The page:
China: Hard Landing in Sight?

Earlier this week, I appeared on Bloomberg, and the interview was posted online under the cheerful headline “Chovanec says China faces harder landing than expected.”  I know, I’m a bundle of Christmas cheer these days — but as I said at the Economist conference a few weeks ago (in an allusion to Game of Thrones), “Winter is coming,” and these days, it’s hard to avoid noticing a distinct nip in the air.  You can watch my comments here (Bloomberg), here (Washington Post), or here (YouTube), depending on which connection works best for you.

I actually thought the Bloomberg interview was going to focus on the tax cuts and/or reforms that Chinese policymakers have been discussing as part of their effort to (a) re-stimulate the economy, and (b) encourage a substantive economic adjustment toward greater domestic consumption.  But the conversation never turned in that direction.  So I’ll share the thoughts I would have shared here:

  • Smart tax cuts can play a role in stimulating innovation and consumption in China, and hence growth.  But the key is cutting the right taxes, and stimulating the right things.  China’s current tax system is geared towards subsidizing production (particularly exports) and investment (particularly real estate) at the expense of savers and consumers.  This needs to change, but unfortunately many of the tax “reforms” officials are currently talking about go in the wrong direction.  Let me give three examples:
  1. Lower and middle-income earners account for over half of all income tax revenue in China (compared to the U.S., where the top 10% of income earners pay 71% of federal income taxes, and the bottom half pay only 3%).  This places a huge burden on lower-income earners and suppresses consumption.  The solution, some Chinese policymakers believe, is simple:  make the tax code more progressive.  They even started to shift in this direction earlier this year.  The problem, though, isn’t the tax rate — China’s top marginal rate is 45%.  The problem is uneven enforcement and collection.  SOE employees — including top management – receive a lot of their compensation in-kind (free food, free housing, free car with driver, etc) and tax-free.  Business owners can classify their income in ways that avoid taxes.  Officials, we all know, receive much of their income under the table.  The only people who actually pay 45% of their real income are foreigners or Chinese nationals working for foreign companies.  Raising their tax rates — which are already high — will just drive people to Hong Kong.
  2. One stimulus tax cut the Chinese government is talking about is increasing the VAT rebate for exports.  All that will do is reinforce the existing imbalances in the Chinese and global economies.
  3. One way the Chinese can potentially boost consumption is by creating a social safety net (either public or private in nature) that might allow people to lock up less savings to provide against unemployment, medical bills, or old age.  But the new National Social Security Law requires foreigners working in China to contribute to the payroll tax, even though they have no way of collecting the benefits (for instance, if you lose your job in China, you lose your visa, so you can’t collect unemployment).  Worse, Dalian is considering plans to remove the cap on payroll tax liability (now limited to three times the local average wage), which would effectively impose a 30% tax on top of the 45% income tax, for a total effective tax rate of 75%.  This is supposed to stimulate the economy?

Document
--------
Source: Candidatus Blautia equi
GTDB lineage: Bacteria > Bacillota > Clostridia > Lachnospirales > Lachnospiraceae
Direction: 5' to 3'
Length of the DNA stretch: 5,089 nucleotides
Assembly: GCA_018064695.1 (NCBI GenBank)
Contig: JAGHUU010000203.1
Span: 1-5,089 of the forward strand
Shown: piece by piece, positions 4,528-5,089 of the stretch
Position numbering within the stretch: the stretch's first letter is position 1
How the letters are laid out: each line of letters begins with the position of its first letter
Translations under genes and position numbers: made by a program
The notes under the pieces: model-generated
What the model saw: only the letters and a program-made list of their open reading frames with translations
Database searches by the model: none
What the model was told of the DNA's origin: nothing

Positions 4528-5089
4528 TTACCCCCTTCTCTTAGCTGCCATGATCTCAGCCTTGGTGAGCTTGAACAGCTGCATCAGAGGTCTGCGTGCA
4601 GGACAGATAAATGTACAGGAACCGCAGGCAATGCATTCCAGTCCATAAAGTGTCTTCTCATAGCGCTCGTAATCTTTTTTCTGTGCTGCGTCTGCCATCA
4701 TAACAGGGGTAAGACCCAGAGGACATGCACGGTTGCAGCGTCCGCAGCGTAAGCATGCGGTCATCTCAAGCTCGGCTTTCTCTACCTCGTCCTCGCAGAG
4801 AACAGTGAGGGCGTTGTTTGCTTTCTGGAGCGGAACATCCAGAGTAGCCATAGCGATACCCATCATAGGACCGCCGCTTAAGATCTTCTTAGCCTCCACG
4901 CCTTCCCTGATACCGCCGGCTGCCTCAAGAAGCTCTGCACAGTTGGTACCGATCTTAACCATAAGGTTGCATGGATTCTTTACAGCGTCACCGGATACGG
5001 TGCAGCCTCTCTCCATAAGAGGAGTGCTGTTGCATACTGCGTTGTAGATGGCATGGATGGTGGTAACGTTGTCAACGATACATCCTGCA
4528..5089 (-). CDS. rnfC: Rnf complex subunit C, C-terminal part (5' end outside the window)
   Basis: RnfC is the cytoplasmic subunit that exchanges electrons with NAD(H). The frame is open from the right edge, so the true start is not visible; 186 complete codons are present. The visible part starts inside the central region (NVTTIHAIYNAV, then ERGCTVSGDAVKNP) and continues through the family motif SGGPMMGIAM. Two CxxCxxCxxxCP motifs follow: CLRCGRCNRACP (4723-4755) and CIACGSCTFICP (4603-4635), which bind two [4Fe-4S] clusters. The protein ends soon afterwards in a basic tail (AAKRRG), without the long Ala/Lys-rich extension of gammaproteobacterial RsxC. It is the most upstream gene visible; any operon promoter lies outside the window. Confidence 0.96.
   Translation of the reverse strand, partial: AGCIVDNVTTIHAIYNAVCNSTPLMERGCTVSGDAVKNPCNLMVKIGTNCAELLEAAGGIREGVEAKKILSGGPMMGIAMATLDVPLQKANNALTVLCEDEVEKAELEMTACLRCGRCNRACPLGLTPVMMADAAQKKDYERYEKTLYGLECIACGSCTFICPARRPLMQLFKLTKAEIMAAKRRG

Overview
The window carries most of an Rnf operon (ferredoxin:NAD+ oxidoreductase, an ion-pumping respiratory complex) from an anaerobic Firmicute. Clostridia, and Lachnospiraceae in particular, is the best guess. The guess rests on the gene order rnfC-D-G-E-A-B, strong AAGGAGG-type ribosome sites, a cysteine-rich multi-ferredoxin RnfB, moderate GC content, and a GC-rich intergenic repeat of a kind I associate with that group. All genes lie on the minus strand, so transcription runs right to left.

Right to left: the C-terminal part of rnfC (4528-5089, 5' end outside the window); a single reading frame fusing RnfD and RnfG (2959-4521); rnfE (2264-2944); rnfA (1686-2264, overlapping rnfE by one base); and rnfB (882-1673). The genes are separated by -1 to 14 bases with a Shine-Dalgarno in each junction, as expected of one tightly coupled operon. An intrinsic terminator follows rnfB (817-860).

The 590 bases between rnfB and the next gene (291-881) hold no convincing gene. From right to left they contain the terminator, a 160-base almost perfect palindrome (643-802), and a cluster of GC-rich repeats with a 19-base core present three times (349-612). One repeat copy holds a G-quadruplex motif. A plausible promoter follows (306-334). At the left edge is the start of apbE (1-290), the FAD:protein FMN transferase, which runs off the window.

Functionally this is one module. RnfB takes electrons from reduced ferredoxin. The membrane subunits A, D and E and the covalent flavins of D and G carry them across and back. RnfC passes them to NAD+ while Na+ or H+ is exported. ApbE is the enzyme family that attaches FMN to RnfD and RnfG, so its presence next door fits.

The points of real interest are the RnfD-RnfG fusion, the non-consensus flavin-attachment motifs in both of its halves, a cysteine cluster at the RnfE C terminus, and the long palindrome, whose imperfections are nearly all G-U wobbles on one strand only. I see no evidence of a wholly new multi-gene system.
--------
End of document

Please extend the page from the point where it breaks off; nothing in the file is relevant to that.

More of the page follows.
• As China does look at more meaningful ways to cut taxes, policymakers should keep in mind that China’s fiscal resources are not as limitless as they seem.  Officially, China’s public debt to GDP ratio is somewhere around 20-30% (depending on who’s doing the counting).  This ignores, however, the contingent liabilities that the Chinese government is on the hook for — bailouts for banks, local governments, ministries (like the Ministry of Railways), SOEs, the property sector (in the form of subsidized housing campaigns).  Relative optimists (like the folks at Dragonomics) put China’s actual debt to GDP ratio at 90%.  Pessimists (like Victor Shih, Michael Pettis, or the folks at Fitch) put it at 200% or higher — Greek levels.  Not to say that China shouldn’t be looking at ways to improve its tax system, and reorient its incentives — it should — but it does not have, as many seem to think, money to burn.

If you’re not thoroughly depressed already, you can check out an interview I did on CNN about a week ago (and only just located the link for) on latest summit held by EU leaders to resolve the Euro debt crisis.  A week later, I think my comments — I said that European leaders have no growth plan, and “are rearranging deck chairs on the Titanic” — have held up rather well.  At first, German Chancellor Angela Merkel was quite confident in describing the meeting as a success, producing a landmark agreement that would bind the Eurozone together.  Now, a growing number of countries aren’t so sure.  The Czechs say they want to see the details, the Irish say they might have to hold a referendum.  And so it goes . . . no wonder the Chinese are nervous.

On my better days, I figure this is what the American Founding Fathers must have looked like when they were foundering around under the Articles of Confederation, before they sat down and drafted the Constitution.  And maybe that’s precisely what Merkel and Sarkozy are driving at.  But I can’t help seeing a whole lot of Rhode Islands here (which didn’t ratify the Constitution until more than a year after President Washington was sworn into office) who have no intention of signing up for the French or German idea of “a more perfect union.”

This post originally appeared at An American Perspective From China and is posted with permission.